Notes and Editorial Reviews
THE TASTES REUNITED
Les Délices (period instruments)
LES DÉLICES (56:06)
La pucelle. L’astrée. Les sylvains
(arr. de Visée).
P. D. PHILIDOR
Caprice de chaconne.
Chamber recitals based on
les go_x9E_ts réunis
, “The Tastes Reunited,” remind us of a prominent 18th-century debate that raged between French and Italian characteristics in music. From our perspective more than 200 years later, much of the emotion was tied up, as is often the case in such matters, with encoded arguments on other subjects: patriotism vs. internationalism, egalitarianism vs. the traditional social orders, etc. But leaving all that to one side, there remains the introduction of Italianate dances,
and simplified rhythms, and Italian Baroque forms, such as the aria
, the Corellian concerto, and trio sonata, to French Baroque music. The concert on this album includes several composers whose attempts to combine what some once saw as irreconcilable musical viewpoints did nothing to settle the issue, but resulted in some fine and diverse music.
So we have the very French-sounding Cinquième Suite of Philidor (that’s Pierre Danican Philidor, not his better known cousin François André, the notable
composer and world renowned chess player), with a grave, deliberate Prélude, proud-stepping Allemande, sadly lyrical Sarabande, and clever Gigue. Couperin
supplies the first piece on the album, the rhetorically brilliant
—French folk-like tunes such as the one that furnishes the Air, cheek-by-jowl with an Italianate Gigue—while
, the last selection on the program, transcends such distinctions by putting its international elements to work in a six-movement trio sonata that combines fancy, learning, and expressiveness to an extraordinarily high degree.
François Chauvon, a student of Couperin, is rarely heard in concert or on record. His seven-movement Sixth Suite features a broadly appealing Allemande, a memorable Fantasie that plays games with accented off-beats, an amiably garrulous Courante, and a frivolous, all too brief Gigue. Louis-Antoine Dornel’s background as an organist may inform the fine fugal movement in his Oboe Sonata—the earliest known example of a solo sonata for the instrument. The work’s inspiration seems to partake less of France than a combination of Italy and Germany, with an austere but attractive air simply marked
, and a Gigue that engages in cordially imitative discourse with the viola da gamba. Clérambault’s trio sonata,
, recalls Corelli in its harmonic sequences and rapid passagework, but occasionally interrupts its rhythms in a manner that hearkens back to a more elastic French tradition.
You’d expect any concert of this sort to furnish some additional aural variety, and that’s provided by a pair of solo pieces. Couperin’s
is a natural for de Visée’s theorbo arrangement, given the original’s use of lute
, while the variations in a
Caprice de chaconne
for guitar by Corbetta juxtapose a similar lute approach with the strummed Italian fashion to glorious effect.
Les Délices is a Cleveland-based ensemble specializing in the French Baroque. They are led by oboist Debra Nagy, with an extremely fluent technique and strong breath support. The upper part of her instrument’s register (more difficult to play on a Baroque oboe, such as Nagy uses—a 2005 reproduction of a 1690 original) possesses the reedy brightness of the high tenor in French vocal music. She employs both fast and slow vibratos for occasional tonal color, and finds an effective and natural-sounding middle ground for frequent ornamentation between those who propose treating it at the basic tempo as an extension of the thematic line and those who rush through it as quickly as possible.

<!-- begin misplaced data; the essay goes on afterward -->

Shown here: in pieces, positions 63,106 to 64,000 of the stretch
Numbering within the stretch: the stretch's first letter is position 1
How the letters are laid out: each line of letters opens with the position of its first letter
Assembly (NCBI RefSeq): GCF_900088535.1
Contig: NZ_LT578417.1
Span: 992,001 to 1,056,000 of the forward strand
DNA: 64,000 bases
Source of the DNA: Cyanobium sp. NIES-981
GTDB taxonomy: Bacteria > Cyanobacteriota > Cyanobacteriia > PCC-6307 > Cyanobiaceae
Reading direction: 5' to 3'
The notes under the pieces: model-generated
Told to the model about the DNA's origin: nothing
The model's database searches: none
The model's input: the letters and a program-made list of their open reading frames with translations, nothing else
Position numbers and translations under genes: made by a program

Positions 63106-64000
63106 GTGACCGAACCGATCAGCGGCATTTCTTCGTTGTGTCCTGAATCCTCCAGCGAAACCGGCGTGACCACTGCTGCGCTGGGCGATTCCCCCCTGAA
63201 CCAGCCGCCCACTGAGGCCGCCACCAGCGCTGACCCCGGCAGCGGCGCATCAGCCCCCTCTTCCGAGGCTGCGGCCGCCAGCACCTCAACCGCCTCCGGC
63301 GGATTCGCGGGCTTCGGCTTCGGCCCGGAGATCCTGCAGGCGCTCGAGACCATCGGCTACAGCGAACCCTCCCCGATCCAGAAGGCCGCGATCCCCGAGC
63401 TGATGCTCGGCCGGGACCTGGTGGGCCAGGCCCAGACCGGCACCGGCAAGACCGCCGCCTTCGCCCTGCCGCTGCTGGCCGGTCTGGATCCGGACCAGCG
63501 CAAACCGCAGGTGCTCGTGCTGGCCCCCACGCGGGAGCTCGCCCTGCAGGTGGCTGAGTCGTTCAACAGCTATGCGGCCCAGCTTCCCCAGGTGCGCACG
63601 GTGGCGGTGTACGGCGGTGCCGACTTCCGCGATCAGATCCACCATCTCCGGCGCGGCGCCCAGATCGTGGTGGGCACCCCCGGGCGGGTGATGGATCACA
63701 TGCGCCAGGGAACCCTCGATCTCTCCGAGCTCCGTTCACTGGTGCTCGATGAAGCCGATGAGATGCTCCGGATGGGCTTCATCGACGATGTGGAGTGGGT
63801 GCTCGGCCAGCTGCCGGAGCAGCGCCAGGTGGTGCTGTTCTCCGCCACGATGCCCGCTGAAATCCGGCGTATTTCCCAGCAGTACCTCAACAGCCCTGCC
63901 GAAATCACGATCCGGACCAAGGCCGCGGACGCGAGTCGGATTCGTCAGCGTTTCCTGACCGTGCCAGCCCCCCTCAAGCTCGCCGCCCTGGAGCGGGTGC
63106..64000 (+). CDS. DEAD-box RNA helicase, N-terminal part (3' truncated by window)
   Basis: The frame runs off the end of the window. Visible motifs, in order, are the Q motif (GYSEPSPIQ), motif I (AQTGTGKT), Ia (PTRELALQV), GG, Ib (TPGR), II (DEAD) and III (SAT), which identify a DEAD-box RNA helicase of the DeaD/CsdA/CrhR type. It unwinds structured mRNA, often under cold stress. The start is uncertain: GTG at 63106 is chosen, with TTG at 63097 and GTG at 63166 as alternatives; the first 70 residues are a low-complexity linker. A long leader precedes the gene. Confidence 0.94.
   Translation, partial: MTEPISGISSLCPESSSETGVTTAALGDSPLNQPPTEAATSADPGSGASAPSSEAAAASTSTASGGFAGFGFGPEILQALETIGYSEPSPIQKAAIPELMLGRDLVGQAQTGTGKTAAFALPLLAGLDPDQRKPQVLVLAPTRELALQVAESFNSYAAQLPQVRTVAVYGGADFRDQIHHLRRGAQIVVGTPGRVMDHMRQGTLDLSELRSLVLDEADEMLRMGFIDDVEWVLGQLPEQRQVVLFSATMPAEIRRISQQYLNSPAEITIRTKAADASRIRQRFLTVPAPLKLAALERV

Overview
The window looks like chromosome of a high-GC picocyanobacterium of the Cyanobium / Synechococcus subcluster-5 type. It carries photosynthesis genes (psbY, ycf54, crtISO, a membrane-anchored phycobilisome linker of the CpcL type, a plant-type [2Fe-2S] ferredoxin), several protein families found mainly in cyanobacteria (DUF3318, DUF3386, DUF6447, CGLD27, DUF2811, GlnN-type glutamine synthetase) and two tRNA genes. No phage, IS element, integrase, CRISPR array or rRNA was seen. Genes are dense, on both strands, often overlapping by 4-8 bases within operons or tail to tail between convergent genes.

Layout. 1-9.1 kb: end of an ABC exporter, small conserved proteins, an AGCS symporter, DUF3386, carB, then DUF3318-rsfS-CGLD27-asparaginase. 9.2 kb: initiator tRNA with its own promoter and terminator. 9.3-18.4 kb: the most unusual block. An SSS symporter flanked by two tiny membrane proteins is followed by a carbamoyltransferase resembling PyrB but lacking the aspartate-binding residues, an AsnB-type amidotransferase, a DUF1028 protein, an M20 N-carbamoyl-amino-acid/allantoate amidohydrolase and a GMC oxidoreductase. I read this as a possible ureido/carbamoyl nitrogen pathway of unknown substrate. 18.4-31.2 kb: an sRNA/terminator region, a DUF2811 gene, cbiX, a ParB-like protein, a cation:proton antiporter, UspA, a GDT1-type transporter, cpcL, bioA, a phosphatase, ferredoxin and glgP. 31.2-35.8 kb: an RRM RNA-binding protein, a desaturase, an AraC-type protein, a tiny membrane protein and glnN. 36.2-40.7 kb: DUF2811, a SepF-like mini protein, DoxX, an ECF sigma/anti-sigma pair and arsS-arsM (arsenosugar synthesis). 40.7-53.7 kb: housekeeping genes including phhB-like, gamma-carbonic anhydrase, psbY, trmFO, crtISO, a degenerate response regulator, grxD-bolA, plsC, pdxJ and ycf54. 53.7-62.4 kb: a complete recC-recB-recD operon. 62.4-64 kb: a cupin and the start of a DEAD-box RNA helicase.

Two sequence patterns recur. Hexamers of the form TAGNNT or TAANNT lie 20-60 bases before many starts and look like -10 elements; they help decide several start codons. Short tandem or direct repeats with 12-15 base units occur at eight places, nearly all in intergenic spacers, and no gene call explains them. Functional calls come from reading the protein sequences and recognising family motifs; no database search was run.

Nagy is joined in the pair of Couperin trio sonatas by violinist Scott Metcalfe, furnishing a good match for her in elegance, spryness, and leanness of sonority. The rest of the ensemble consists of gambist Emily Walhout, harpsichordist Lisa Goode Crawford, and theorbo/guitarist Lucas Harris. All five play with the intense awareness of each other common to the finest early-music ensembles, where the excitement of discovery (and there remains much to be discovered in French Baroque chamber music) and joy of music feeds on itself.
There are many felicitous details that could be pointed out in each band on this release. I’d especially note the firm but subtly elastic rhythmic support of the continuo; the lean, focused tone, so different from the lush approach one sometimes encounters that works against the music; the degree to which rhetorical pauses are properly invoked as an expressive aid, without any
; and the basic tempos of the opening movements—slow but flexible in the Couperin and Philidor, exhibiting none of the abrupt dash that some Baroque performers employ, presumably in reaction to earlier, historically uninformed readings.
My only criticism of this release is the tight slip sleeve it comes in that can potentially lead to scuffed discs. But it’s a mild concern, and easily remedied. I hope it’ll be the first of several such albums from Les Délices. The disc is available from cdbaby.com, and for download from digstation.com.
FANFARE: Barry Brenesal
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